Five ways to supercharge your energy saving

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Energy prices are rocketing in the UK, and for many people it is a pretty desperate state of affairs. Here are some new things to get in place over the summer, to offset the increasing winter costs that are facing us all.

  1. Install reflective panels behind all your radiators. Rather than heating the street, you might want to put insulation material behind your radiators to reflect the heat back into the room. This comes in number of different forms. The cheapest method is to cover pieces of cardboard with kitchen foil and slot them into place over the brackets. The problem with this is that is the effectiveness can degrade over time, and there is an increased fire risk. An alternative option is to buy rolls or sheets of bubble foil from DIY stores, or online, and cut this to fit, before using adhesive strips to fit it to the wall. This works better, but the bubble element is something of a gimmick as it only really works when there is a lot of air circulation, which given that it will be trapped between a wall and a metal object, will limit its usefulness. Normal padded radiator foil is better, fixed with double-sided tape, and you can order this from Screwfix. https://www.screwfix.com/p/radiator-reflector-foil-470mm-x-4m-1-88m/88629?cm_sp=managedredirect--plumbing--radiatorfoil&_requestid=315930. An even better solution is going to be something like Radflek, which is a more sophisticated solution with a variety of fitting options. These are sheets which can be cut to fit, and come in different sized packs. www.radflek.com. All of these products will pay for themselves quickly before the end of the year.
  2. Look at your water consumption and make adjustments. This might feel like it has nothing to do with energy costs, but reducing the amount of water you use, particularly heated water, can make a difference to both utility bills. If you visit the Get Water Fit website, you will be able to calculate your water usage, see where you can make savings, and more excitingly, order loads of FREE water saving gadgets and products from your local water company that might help save money (such as shower timers, smart shower heads, toilet leak detectors and tap aerators). https://www.getwaterfit.co.uk/#/
  3. Make your smart meter work harder for you. If you have a smart meter, try using an app such as Loop to help identify where your money is going. For example, are you leaving gadgets on overnight without realising? Most people manage to save 10% on their energy bill this way. https://loop.homes/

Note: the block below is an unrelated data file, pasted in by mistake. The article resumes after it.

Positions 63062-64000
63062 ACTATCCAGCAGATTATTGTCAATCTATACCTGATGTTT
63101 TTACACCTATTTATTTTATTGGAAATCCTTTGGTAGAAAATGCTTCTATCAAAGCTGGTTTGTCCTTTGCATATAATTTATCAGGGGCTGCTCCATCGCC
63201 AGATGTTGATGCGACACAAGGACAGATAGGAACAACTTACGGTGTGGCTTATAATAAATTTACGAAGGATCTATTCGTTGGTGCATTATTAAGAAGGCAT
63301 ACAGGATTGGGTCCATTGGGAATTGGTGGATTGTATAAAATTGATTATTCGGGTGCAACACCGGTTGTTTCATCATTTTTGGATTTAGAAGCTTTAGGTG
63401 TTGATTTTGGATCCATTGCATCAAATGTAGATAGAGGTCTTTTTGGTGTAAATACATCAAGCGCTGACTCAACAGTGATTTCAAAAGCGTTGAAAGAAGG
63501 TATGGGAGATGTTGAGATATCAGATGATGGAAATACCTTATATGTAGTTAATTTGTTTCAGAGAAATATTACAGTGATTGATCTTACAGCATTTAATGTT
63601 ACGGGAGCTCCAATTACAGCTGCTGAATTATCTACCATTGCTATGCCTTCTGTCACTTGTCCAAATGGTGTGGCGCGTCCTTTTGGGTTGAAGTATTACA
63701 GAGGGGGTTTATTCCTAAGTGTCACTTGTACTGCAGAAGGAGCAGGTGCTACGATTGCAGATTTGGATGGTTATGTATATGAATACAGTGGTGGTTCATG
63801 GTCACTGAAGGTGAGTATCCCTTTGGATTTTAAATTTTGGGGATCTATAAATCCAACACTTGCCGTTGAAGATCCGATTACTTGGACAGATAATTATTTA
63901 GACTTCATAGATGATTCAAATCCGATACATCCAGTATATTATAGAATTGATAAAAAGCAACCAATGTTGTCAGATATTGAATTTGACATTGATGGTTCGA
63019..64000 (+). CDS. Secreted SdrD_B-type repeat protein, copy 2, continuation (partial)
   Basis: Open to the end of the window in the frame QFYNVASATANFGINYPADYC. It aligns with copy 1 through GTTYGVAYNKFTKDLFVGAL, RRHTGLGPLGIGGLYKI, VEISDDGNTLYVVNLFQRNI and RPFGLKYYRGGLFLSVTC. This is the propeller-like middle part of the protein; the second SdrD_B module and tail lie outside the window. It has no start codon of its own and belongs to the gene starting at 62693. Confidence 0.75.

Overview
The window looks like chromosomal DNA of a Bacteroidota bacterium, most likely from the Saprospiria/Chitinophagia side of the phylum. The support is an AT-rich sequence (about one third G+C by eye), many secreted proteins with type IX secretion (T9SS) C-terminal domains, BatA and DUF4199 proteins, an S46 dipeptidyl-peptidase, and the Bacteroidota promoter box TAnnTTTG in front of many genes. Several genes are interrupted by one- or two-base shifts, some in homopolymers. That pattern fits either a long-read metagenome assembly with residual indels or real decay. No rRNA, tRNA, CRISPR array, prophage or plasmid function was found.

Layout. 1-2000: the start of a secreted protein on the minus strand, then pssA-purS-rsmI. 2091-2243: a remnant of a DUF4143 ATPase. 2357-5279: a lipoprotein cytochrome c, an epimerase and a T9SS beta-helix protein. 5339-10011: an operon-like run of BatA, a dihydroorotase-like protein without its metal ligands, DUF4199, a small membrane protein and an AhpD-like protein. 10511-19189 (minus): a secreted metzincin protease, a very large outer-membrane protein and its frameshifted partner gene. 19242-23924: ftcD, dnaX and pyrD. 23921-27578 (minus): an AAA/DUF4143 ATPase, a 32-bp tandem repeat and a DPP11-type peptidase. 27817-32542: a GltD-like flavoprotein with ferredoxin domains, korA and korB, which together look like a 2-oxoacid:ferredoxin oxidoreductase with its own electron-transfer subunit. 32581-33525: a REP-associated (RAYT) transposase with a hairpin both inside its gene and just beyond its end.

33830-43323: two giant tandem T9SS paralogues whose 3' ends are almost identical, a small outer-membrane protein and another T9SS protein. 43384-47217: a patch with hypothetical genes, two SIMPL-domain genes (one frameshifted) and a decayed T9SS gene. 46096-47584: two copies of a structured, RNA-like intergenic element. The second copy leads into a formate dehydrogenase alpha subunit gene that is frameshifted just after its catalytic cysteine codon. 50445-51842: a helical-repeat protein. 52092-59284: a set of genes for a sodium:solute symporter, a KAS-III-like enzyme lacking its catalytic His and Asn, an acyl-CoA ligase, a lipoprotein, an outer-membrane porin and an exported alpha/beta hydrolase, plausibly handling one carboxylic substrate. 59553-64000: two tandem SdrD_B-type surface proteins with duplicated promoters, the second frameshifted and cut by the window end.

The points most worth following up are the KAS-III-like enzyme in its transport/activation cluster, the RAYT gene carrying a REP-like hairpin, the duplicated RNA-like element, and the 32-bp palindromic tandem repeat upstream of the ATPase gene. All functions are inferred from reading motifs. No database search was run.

4. Try a heated airer for laundry. Most people will be familiar with using a rotary airer for laundry during good weather, but what happens when it’s damp and rainy? Here is when a heated clothes airer can help. They cost about 15p-20p an hour to run and if you throw a fitted sheet over the whole thing once the washing is all hung up, it will dry even quicker (so you don’t need to buy a special cover). The Lakeland Dry:Soon range is very popular, but their cheapest airer costs £119.99 https://www.lakeland.co.uk/25904/dry-soon-mini-3-tier-heated-airer. You can get a fairly large alternative from John Lewis for £100 https://www.johnlewis.com/john-lewis-3-tier-heated-indoor-clothes-airer/p2427279 and Argos have a smaller one for £59.99 https://www.argos.co.uk/product/7076006
  5. Keep a flask near your kettle for surplus hot water, so you boil the kettle less. If you are working from home, this will mean you can make a cuppa quicker while saving money too, once you get used to it. Work to make it an automatic habit.
  6. Use plasma technology to clean your clothes, to save putting the washing machine on! The Bosch FreshUp isn’t cheap, at £199.99, so it’s not exactly an austerity item, but it can remove smells effectively from clothes (not stains). This means you are able to wash clothes less often and also reduce dry cleaning bills. As running the washing machine is now approaching between £1-£2 a wash, plus the hassle factor of folding and drying everything, plus associated ironing time and costs for smarter items, plus £5-£10 for periodically dry cleaning things like jackets, school blazers and coats, this might be worth considering if you have that kind of laundry to get through. Maybe do the sums and see if it pays off for you. https://www.bosch-home.co.uk/bosch-innovations/freshup-fabric-refresher
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